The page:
DOE Doles out Millions for Natural Gas Engine Research


The U.S. Department of Energy (DOE) has announced $4 million to support three new cost-shared research projects focused on medium- and heavy-duty, on-road natural gas engines, as well as $3 million to support two new cost-shared research projects for advancing fluid power systems for off-road vehicles. These five projects are also complemented by $5 million for early-stage research at the DOE’s National Laboratories.

With abundant domestic supplies, the U.S. could increase energy security from using low-cost natural gas as an alternative to other energy sources for transporting goods, the DOE explains. Cost-effectively achieving diesel-like efficiency in natural gas engines – while meeting current and future emissions standards – will improve the affordability of natural gas-fueled medium- and heavy-duty vehicles, according to the agency.

Recipients of the three new cost-shared projects are as follows:

  • Colorado State University will receive $1.2 million to research ultra-low-emissions, high-efficiency heavy-duty natural gas engines with optimized combustion chamber designs;
  • The University of Houston will receive $2 million to develop a new class of catalysts with low levels of precious metals for natural gas engine emissions control; and
  • The University of Minnesota will receive $1.1 million to advance low-temperature combustion technologies for higher-efficiency natural gas engines.

In addition, the DOE is supporting $3 million in early-stage research among several National Laboratories. Pacific Northwest National Laboratory (PNNL) and Oak Ridge National Laboratory (ORNL) are researching active and durable catalysts for low-temperature methane oxidation to enable efficient compressed natural gas (CNG) engines. Argonne National Laboratory (ANL), National Renewable Energy Laboratory, ORNL and Sandia National Laboratories are working collaboratively to research fundamental in-cylinder and emissions-control advancements for higher-efficiency medium- and heavy-duty natural gas engines.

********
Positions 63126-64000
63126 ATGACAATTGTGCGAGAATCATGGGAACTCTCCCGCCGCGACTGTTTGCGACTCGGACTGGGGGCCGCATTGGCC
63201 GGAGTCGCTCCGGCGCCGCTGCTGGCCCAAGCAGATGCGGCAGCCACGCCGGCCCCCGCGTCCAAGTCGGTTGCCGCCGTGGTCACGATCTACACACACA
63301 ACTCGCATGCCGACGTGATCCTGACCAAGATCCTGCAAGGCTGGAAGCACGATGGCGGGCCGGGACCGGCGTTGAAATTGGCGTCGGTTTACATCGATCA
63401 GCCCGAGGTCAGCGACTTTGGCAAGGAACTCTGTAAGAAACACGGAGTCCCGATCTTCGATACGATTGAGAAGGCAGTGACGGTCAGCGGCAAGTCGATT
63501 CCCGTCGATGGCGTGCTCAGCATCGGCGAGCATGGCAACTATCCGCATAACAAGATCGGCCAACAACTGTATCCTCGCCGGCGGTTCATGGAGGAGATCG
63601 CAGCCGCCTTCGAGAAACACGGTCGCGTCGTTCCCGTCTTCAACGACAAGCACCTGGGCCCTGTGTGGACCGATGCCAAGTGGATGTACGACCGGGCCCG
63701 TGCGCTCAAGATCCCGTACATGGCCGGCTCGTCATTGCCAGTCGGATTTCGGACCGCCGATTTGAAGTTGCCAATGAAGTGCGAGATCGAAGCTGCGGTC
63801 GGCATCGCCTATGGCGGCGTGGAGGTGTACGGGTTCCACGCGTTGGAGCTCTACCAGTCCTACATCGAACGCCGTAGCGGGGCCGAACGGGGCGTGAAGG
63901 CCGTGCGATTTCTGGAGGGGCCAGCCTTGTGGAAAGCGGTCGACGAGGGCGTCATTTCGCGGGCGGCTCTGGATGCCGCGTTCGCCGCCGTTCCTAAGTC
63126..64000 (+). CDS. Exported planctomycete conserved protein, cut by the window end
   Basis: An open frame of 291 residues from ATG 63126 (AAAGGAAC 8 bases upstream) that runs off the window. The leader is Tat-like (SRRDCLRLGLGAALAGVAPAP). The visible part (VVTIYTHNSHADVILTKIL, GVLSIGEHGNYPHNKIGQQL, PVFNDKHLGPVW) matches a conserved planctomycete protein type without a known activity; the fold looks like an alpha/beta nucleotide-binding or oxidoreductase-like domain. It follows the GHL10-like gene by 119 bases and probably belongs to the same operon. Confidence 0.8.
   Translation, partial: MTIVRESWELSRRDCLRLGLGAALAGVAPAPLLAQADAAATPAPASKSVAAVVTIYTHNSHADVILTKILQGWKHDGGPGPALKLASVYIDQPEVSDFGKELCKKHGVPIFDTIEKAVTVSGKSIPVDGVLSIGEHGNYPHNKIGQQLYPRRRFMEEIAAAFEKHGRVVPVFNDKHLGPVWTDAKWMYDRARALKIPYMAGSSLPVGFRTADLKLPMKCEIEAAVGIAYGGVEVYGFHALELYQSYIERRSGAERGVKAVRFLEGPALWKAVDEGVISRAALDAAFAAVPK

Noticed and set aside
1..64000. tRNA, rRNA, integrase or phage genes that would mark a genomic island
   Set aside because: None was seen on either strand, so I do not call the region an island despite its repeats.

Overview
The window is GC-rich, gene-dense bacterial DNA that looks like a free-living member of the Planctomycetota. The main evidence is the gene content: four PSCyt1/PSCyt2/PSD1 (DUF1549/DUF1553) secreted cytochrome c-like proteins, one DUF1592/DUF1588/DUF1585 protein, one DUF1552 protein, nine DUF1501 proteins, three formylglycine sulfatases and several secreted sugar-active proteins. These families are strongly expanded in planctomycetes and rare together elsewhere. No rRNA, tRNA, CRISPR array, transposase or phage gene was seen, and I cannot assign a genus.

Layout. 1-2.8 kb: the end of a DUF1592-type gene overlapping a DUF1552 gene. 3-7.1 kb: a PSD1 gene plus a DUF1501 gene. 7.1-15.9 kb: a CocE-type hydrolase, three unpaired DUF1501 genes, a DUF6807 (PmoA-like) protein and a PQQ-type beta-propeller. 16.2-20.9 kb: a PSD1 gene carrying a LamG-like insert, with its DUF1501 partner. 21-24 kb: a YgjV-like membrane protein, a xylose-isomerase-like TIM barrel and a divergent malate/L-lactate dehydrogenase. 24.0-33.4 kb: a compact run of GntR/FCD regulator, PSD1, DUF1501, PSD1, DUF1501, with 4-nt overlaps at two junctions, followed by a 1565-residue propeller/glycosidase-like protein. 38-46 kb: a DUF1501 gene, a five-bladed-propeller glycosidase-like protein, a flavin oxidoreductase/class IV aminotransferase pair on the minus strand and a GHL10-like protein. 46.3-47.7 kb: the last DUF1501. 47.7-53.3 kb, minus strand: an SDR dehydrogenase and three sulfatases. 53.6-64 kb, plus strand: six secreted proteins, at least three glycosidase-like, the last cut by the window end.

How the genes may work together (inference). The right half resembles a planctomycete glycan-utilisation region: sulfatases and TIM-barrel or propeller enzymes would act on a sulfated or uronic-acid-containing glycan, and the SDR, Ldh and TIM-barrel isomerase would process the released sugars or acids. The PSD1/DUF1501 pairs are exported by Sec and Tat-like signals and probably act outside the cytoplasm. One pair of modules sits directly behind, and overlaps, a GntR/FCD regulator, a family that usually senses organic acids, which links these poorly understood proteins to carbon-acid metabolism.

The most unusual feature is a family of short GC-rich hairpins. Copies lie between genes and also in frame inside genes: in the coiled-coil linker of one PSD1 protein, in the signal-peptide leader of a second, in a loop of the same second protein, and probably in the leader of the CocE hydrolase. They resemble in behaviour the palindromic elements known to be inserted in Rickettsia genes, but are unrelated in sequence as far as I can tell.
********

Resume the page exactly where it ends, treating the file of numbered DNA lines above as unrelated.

According to the DOE, fluid power systems in off-road vehicles play an important role in farming and construction vehicles such as backhoes, excavators and plows. To improve the energy efficiency of these vehicles that use hydraulic actuators for tasks such as moving, lifting and plowing, the DOE has selected two new cost-shared projects:

  • Purdue University will receive $1.5 million to research a new architecture for fluid power systems in off-road vehicles to significantly reduce power losses and lower energy consumption by 70%; and
  • The University of Minnesota will receive $1.4 million to research a variable displacement motor for the off-highway market to reduce fuel consumption by 30% while increasing power density.

The agency is also supporting $2 million in early-stage research on mobile fluid power systems. ANL, ORNL and PNNL are developing high-performance fluid additives and coatings to improve the efficiency, durability and environmental compatibility of off-road hydraulic fluids and components.

The DOE’s Vehicle Technologies Office in the Office of Energy Efficiency and Renewable Energy invests in early-stage research to spur private-sector research, development and commercialization of more energy efficient and affordable transportation technologies to increase energy security and economic growth.

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